Telemedicine has long been thought of mostly as a way to help manage chronic conditions and to expand access to care for people who live far away from providers. The coronavirus outbreak has changed that, spiking demand for telehealth services to never-before-seen levels.
Demand for telemedicine services is only expected to rise in the coming weeks and months. In fact, the use of telemedicine services is now seen as essential in reducing the spread of COVID-19. That’s why a growing number of states have announced new rules requiring insurance companies to waive cost-sharing, including deductibles, copayments or coinsurance for in-network telehealth visits. Telemedicine got an additional boost under an emergency funding measure from Congress, which loosened restrictions on its use to treat people covered under the federal Medicare program.
Although telemedicine is not a complete replacement for direct patient care, hospitals have been expanding their use of telemedicine to screen and treat patients for coronavirus.
In short, telemedicine has proven to be a useful tool for a variety of medical services, especially evaluation, diagnosis and even prescribing treatment.
Typically, a patient is able to communicate from his or her home with a doctor or nurse licensed in their state through a live video, audio or patient data transfer system. Doctors can see the patient and assess his or her symptoms, as well as obtain the patient’s records and medical history from electronic medical records.
Telemedicine is not a full replacement of the care a patient can receive in a doctor’s office but patients can stay in the comfort of their own homes and potentially prevent further illness from exposure to germs in a hospital or clinic.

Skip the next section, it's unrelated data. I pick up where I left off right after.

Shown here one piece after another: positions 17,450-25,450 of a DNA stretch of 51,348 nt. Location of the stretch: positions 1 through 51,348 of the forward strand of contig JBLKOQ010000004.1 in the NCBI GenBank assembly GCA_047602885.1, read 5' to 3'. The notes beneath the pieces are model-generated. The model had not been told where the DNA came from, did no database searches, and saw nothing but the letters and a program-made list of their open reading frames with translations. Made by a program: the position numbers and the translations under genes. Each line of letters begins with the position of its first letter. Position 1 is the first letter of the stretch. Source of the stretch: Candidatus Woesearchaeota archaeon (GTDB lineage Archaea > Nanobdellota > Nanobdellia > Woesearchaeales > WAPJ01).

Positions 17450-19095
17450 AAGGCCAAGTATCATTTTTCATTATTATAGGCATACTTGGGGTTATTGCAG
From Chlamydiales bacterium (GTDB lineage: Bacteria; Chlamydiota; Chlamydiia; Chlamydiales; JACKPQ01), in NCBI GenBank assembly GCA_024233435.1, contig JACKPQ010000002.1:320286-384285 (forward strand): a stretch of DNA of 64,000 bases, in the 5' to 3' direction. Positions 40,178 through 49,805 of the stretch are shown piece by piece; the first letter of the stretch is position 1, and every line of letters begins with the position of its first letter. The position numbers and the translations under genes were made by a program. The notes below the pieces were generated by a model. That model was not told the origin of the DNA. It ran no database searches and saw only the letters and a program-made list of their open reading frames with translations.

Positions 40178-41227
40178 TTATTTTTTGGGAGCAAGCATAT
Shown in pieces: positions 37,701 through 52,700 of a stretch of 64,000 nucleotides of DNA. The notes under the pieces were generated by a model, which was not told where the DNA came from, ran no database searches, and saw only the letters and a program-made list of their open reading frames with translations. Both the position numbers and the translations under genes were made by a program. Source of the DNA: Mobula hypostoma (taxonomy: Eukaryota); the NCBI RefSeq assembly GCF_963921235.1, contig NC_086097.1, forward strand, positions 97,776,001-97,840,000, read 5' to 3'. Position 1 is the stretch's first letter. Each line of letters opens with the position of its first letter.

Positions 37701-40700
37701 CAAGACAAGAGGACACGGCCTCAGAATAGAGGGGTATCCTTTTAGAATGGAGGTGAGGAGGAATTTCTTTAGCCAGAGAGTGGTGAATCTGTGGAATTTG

In addition, patients who are recovering from illness or injury at home can receive ongoing monitoring by their doctors through telemedicine visits.
To prepare for a telemedicine appointment, you should consider several things.
Reduction in cost is another major benefit of telemedicine.
Patients save money for routine care because they don’t have to pay travel expenses for distant doctors. Doctors are also more efficient in the number of patients they can see in a day, which can help reduce overhead and related costs. Finally, remote monitoring can help lessen the much larger cost of long hospitalizations or in-home nursing.
The better news is that in response to the current outbreak, insurers have waived enrollees’ out-of-pocket costs for COVID-19 diagnosis and testing, whether by telehealth or in-person.
Click here to learn more about ways health insurance providers are responding to the coronavirus.
Tyler Perry is a CCIG employee benefits insurance advisor. Reach him at email@example.com or at (720) 330-7934.
CCIG is a Denver-area insurance, employee benefits and surety brokerage with clients nationwide. We do more than make sure you have the right policy. We help you manage your long-term cost of insurance with our risk and claims management expertise and a commitment to service excellence.